Restaurants in Batumi

SHERATON BATUMI 

SUNFLOWER RESTAURANT and 360 SKY BAR-RESTAURANT 

Restaurants in Batumi

Here you can taste delicious open buffet breakfast and unique Georgian cuisine and global taste, from all day menu. The restaurant has beautiful design, amazing outdoor sitting area and high quality service. 360 Sky Bar Restaurant is the only Hotel Bar- Restaurant with 360 degree panoramas – in Batumi. At Sky Bar you can enjoy cocktails, different varieties of Georgian wine.

LOBBY BAR, Jasmine lounge and ClUb loungea

Lobby bar is one of the best places to relax in friendly atmosphere at elegant Lobby Bar where you can drink exclusive cocktails and taste delicious bar food.  Jasmine lounge Bar is located to the outdoor swimming pool of the Sheraton Batumi Georgia hotel, surrounded by a beautiful landscape. Here you can enjoy a poolside menu or cocktails accompanied by live music. Also you can spend your time at club lounge where you can have a great time with friends or just relax by watching TV, at Batumi Georgia.

Batumi Georgia

 

HILTON BATUMI  

PELION 

restaurants in batumi

Pelion is very special in the evenings due to its comfortable design and intimate atmosphere. Here you can taste freshly baked bread, meat roasted served with vegetables and salads with Georgian wine and other traditional soft drinks and spirits.  

SKY BAR NEPHELE

bar is located on the top 20th floor, open from lunchtime until late evening. This is the best place to enjoy the sea breeze on the spacious outdoor terrace while indulging in a wide range of Georgian wines and international spirits.

restaurants in batumi

RADISSON

CLOUDS BAR & RESTAURANT Batumi Georgia

If you want to relax among the clouds  Raddisson cloud bar is right place for you. This trendy restaurant offers grilled specialties and well-mixed drinks along with a breathtaking view over the city and the waves. Clouds hosts live entertainment such as DJs and other musical performances on weekends, making a fun night with friends even more memorable.

Batumi Georgia

restaurants in batumi 

ADJARA RESTAURANT 

Adjara Restaurant provides services for breakfast, lunch and dinner meals. The restaurant is composed of 5 parts, with a special area dedicated for children (which is very helpful for parents). Here is also terrace with outstanding view of Black Sea and New Boulevard. At the lobby lounge you can taste wide range of beverages, wines as well as tea, coffee and exclusive pastry products.

SPECTRUM ROOF BAR & RESTAURANT

Spectrum is located on the Roof, specially decorated has a nice atmosphere and an amazing Black Sea view. Here you can have unforgettable romantic dinner, taste glass of Georgian wine and spend beautiful evening with your loved ones.

Batumi georgia

Ali and Nino sculpture

batumi

The “Ali and Nino” moving sculpture is definitely one of the most amazing and memorable sights in this Georgian Black Sea resort. “Ali and Nino” is a celebration of true love without boundaries and prejudices. This breathtaking process is repeated every 10 minutes.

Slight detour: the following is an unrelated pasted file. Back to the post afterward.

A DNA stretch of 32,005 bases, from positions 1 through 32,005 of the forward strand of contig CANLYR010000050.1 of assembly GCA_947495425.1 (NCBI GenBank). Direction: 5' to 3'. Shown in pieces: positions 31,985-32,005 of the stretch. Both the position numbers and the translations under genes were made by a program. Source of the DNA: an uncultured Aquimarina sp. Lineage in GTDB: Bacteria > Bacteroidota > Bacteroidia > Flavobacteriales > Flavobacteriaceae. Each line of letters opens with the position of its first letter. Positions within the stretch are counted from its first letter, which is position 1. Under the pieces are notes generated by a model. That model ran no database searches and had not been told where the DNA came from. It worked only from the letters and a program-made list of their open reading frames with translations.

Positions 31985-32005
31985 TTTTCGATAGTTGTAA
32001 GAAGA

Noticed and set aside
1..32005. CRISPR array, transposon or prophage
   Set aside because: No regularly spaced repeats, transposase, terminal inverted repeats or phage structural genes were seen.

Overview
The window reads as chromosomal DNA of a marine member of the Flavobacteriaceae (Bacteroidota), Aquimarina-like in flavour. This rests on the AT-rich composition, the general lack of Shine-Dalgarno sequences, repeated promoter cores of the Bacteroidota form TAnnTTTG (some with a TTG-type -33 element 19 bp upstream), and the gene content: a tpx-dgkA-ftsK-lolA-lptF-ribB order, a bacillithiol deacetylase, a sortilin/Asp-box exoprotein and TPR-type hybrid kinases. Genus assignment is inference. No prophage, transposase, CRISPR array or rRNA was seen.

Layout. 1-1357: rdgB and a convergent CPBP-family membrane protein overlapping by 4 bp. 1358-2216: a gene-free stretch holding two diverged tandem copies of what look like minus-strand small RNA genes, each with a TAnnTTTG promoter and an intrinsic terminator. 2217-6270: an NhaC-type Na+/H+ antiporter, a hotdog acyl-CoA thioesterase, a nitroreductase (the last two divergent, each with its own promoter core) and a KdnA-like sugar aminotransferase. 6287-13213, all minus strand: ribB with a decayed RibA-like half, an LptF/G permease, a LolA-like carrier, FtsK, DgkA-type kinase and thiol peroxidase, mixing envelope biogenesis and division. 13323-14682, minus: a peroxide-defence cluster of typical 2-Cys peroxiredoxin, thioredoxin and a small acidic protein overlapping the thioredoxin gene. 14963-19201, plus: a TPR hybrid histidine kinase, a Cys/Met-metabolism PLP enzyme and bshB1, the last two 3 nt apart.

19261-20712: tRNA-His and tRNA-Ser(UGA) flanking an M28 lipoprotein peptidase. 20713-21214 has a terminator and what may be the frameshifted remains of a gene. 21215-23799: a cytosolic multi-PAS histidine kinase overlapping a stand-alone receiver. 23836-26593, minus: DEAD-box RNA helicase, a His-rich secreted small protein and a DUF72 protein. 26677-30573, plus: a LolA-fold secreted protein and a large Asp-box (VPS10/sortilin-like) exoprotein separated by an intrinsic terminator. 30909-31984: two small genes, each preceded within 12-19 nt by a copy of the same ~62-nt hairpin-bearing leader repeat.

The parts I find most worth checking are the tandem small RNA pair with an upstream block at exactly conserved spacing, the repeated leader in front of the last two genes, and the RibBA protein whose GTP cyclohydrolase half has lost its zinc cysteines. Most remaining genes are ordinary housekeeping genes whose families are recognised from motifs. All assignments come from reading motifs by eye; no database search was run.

“Me, You and Batumi” 

The composition was put up in a Miracle Park near Alphabetic Tower in 2012. The author of the statue is Irakli Tsuladze. The statue symbolizes the tradition of coffee drinking which is typical to Batumi lifestyle. That’s why the composition is represented by a woman and a man sitting at tables and drinking coffee. Batumi


batumi georgia

 Batumi Backyard Stories

It is a grassroots cultural initiative that brings together local artists and citizens to explore and co-create the hidden histories that exist within any given neighborhood in the city. Interdisciplinary artist teams interview the families who live within a neighborhood courtyard block, discovering their cultural legacies and creating a customized art installation and performance event in their neighborhood courtyard. The public art installations pay homage to what the neighborhoods’ families wish to call attention to within everyday life, and they, along with Batumi’s local residents and plentiful international tourists, are invited to attend these celebratory opening events. 

Batumi Georgiabatumi georgia

 Batumi street art

The first Batumi Grafikart festival was held in August of 2013 rapidly gaining popularity. In the frame of the festival Georgian and French artists paint several parts of the city. The festival is organized with support of Ajara Ministry of Education, Culture and Sports and city hall. The main aim of the festival is to picture international artistic processes on walls, create new landscapes and favor development of visual arts in Georgia.

Batumi

batumi georgia

Batumi Boulevard

The famous Prussian gardener and landscape architect Ressler initially began the construction of Seaside Boulevard in 1881. Two years after the project began, Ressler passed away and Michael D’alfons, a French architect, completed the boulevard. Recently, a Spanish architect designed and constructed a new, modern addition for the boulevard. As a result, the boulevard’s area has increased to a 7 km stretch. The coastal line of the boulevard has been beatified with bungalows, café-lounges, restaurants, children’s attractions, benches, sculptures and dancing fountains-making it one of the city’s most attractive tourist destinations. Colonnades were constructed along the boulevard in 1934 and have since become iconic architectural elements of the city.